Idaho ed reform could reset the school landscape

An eight-month look into Idaho public education this year produced much more than a hefty to-do list.

It may well be an education game-changer. It could alter the conversation about education from “what’s my kid learning” to whether they are learning enough to compete in Idaho’s and the nation’s marketplace.

At the Boise City Club Wednesday, Richard Westerberg, chairman of  Gov. Butch Otter’s Task Force on Improving Education, joined task force members Linda Clark, Meridian School District superintendent, and Mike Lanza, a Boise parent, to talk about what  ed reform means as the Legislature prepares to consider the task force recommendations.

One thing is sure: It isn’t the same old, same old.

“We’re not attempting to take a small step in education,” Lanza said.


Teacher pay  could  move from a system based on years in the classroom  and college credits attained to one based on merit, with teacher evaluations and some accountability for how well students perform in their classes.

Learning could go from a system dominated by time at the desk to what children actually know.

Idaho Core Standards and achievement testing are a backdrop for these proposed changes in how schools conduct business. Idaho Core Standards are the state’s version of Common Core State Standards adopted by 45 states around the county. It’s a college and career ready set of standards.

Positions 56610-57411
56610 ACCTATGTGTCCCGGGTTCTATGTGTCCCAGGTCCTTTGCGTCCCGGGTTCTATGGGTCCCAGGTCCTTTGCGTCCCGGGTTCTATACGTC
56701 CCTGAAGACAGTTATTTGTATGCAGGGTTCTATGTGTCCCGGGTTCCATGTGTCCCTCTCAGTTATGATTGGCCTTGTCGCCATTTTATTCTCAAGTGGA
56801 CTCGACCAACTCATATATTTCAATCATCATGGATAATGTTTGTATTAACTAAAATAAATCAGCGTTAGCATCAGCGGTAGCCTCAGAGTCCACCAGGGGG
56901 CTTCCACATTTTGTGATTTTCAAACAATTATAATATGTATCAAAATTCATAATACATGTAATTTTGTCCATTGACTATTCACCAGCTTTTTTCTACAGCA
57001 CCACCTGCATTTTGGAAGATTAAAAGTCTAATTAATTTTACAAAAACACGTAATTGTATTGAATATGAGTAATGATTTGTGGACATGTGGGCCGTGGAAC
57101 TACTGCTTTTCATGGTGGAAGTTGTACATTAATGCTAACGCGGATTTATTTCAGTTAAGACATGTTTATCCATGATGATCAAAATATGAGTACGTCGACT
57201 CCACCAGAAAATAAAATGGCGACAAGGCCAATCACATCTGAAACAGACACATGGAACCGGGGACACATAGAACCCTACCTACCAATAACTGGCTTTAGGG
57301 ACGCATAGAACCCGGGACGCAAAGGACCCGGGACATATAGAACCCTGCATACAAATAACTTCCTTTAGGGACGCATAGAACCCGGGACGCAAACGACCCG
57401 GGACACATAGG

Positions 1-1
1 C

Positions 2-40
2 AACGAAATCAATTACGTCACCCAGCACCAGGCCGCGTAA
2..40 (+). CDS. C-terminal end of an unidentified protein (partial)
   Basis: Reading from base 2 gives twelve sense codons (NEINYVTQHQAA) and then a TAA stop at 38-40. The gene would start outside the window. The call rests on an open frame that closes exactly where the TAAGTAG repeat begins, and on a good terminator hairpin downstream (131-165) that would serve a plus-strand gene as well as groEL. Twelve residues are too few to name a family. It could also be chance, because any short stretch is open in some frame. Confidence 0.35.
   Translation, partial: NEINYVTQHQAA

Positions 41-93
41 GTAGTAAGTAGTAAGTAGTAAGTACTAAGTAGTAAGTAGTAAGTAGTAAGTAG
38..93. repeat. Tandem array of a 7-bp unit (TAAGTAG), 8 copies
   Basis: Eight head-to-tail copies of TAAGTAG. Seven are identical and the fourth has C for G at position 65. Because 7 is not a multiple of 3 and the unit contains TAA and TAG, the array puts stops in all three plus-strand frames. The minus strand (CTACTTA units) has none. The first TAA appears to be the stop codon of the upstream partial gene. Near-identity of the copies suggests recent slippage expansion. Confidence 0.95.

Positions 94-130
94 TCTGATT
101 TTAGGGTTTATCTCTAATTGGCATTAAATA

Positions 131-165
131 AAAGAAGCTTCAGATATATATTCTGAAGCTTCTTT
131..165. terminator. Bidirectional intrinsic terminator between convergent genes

The goals themselves appear under attack in Idaho by opponents who say they will force a change in curriculum in Idaho schools.

But Westerberg said the standards are goals, not curriculum. Standards decide what students must learn. Curriculum, which Idaho educators say is in the hands of local school boards, decides what is taught and what textbooks are used.

Testing is another big change coming to Idaho schools: Students in grades 3 to 11 will take the achievement test based on Idaho Core Standards in spring. But you won’t get any results; it’s meant as a test of the test. The Smarter Balanced Assessment Consortium has some 22,000 questions it wants to field-test before students start taking the real exam in 2014-2015.

Posted in In The Classroom